The light source needs to provide contrast with incident light reflected from the object, but not saturate the camera. To get good contrast, assuming we can avoid direct sunlight, a fluorescent tube illuminating a square with sides equal to the tube length is about right. A quick check is to point a photographic exposure meter or SLR camera at the source, with 100ASA film speed selected you want to get f/16 at 1/60s or equivalent.
The light level will inevitably vary across the box. The system will cope with quite a lot of variation, at the expense of tolerance to incident light. The light level in the darkest areas should not be less than 1/4 of the brightest (-2 stops).
Most cameras will cope with this light level, but only if they use a short exposure time, and with fluorescent lights that leads to flicker. There are three solutions.
The camera must be rigidly mounted facing the light table, a good distance above it. It should be normal (perpendicular) to the centre of the table. The distance depends on the specific camera but will be typically about twice the longest dimension of the illuminated area. Some adjustment of the camera should be provided for alignment, but it must be securely clamped against any vibration as movement of the camera will require background recalibration.
- Use a lower illumination level and work the equipment in a shaded room. Provision of shade may be inconvenient and it may be hard to obtain adequate diffusion of the light because of the relatively high luminosity of the tubes.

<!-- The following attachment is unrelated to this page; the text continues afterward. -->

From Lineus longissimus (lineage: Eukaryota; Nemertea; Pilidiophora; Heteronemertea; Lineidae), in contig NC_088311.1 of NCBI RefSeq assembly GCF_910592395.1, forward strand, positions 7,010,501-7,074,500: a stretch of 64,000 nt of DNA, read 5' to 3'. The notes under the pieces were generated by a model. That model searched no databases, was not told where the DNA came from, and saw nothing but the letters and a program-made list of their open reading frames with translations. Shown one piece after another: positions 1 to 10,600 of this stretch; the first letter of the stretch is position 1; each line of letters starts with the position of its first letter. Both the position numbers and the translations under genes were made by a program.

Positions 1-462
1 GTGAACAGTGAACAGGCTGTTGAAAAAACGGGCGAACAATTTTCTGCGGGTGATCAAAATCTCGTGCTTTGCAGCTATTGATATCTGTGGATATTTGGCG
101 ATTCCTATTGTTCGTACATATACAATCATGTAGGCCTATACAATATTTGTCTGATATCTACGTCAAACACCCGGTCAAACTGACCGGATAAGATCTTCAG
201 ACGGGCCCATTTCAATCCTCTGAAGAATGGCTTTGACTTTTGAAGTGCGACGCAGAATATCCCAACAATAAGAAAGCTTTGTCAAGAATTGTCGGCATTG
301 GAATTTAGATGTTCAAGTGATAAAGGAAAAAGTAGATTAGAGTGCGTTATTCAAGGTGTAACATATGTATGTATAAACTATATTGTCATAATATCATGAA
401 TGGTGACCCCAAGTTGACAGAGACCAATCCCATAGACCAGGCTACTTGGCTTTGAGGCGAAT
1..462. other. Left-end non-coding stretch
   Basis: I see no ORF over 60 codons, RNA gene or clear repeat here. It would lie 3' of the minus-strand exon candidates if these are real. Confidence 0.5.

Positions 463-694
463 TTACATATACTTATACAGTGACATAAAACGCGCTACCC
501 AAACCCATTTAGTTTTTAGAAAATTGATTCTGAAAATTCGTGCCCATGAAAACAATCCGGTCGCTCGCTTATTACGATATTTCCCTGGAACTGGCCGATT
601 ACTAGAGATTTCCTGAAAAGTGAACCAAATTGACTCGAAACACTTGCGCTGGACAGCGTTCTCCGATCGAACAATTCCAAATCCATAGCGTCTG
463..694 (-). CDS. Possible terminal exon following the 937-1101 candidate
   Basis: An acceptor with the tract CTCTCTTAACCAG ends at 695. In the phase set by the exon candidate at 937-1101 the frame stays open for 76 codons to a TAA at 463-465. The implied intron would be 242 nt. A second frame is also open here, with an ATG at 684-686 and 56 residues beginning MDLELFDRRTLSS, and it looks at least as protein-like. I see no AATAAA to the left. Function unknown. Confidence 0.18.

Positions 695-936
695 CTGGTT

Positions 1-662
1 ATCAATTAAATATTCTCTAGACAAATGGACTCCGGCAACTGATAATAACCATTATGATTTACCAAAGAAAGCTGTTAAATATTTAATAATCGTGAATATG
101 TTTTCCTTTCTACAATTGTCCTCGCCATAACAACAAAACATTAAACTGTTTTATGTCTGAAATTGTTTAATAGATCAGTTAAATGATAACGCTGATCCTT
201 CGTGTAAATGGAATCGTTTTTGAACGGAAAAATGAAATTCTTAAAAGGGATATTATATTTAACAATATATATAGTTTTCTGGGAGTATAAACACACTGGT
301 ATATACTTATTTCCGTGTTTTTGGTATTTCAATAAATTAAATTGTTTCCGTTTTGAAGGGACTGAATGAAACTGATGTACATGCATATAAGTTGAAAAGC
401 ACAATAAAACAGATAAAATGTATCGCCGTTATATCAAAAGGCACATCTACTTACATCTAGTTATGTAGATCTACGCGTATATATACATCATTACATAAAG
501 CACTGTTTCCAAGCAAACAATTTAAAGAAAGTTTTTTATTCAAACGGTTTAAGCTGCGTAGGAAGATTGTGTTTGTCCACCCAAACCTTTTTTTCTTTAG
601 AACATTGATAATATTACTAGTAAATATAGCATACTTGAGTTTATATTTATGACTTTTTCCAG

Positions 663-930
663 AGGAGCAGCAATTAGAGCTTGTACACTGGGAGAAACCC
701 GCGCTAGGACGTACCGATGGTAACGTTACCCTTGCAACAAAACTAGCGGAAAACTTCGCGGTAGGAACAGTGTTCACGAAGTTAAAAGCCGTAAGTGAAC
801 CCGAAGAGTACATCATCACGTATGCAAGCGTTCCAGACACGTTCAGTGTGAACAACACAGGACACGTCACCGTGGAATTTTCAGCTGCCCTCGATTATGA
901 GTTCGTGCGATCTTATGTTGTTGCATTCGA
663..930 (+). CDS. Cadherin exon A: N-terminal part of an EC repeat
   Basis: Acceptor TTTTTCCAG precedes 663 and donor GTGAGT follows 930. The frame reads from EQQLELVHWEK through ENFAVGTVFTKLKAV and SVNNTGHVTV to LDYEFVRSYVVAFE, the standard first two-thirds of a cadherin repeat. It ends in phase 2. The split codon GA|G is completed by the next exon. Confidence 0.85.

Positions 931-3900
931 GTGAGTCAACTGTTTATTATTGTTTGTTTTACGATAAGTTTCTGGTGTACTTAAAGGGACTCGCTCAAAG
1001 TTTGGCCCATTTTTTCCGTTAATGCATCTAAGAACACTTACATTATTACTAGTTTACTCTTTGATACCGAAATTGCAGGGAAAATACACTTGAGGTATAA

- Use high frequency ballasts for the fluorescent tubes. This will totally eliminate flicker but may still put the camera close to its exposure limit.
- Use a filter to reduce the light level. An attenuation factor of 16 (four stops in photographic terms) is adequate. A piece cut from a pair of dark sunglasses placed in front of the camera will work if a little loss of resolution is acceptable.
The camera must be capable of being set to manual exposure mode and producing uncompressed images in 16 or 24 bit colour depth. Most are, but it is a good idea to check that the settings are retained when the computer is switched off. It should have manual focus adjustment.
The software can be operated by keyboard, mouse or through the 'game' port. This last allows industrial controls to be attached, avoiding the risk of damage to (or theft of!) mouse or keyboard in a production environment. Three normally open push-button switches are be wired from the joystick button terminals (2, 7, 14) to ground (4,5). Wire two 47k resistors from the two analogue inputs(3,6) to +5V(1, 8) to enable Windows to recognise the device.
The software assumes a three button control panel with a large black button wired as button one ( the trigger) and buttons marked with up and down arrows wired as buttons two and four respectively.
Joystick Port Connections
|2||Black Button (1)||7|| Down Button (2)|
|4||Ground||10||Button 3 (spare)|
|5||Ground||14||Up Button (4)|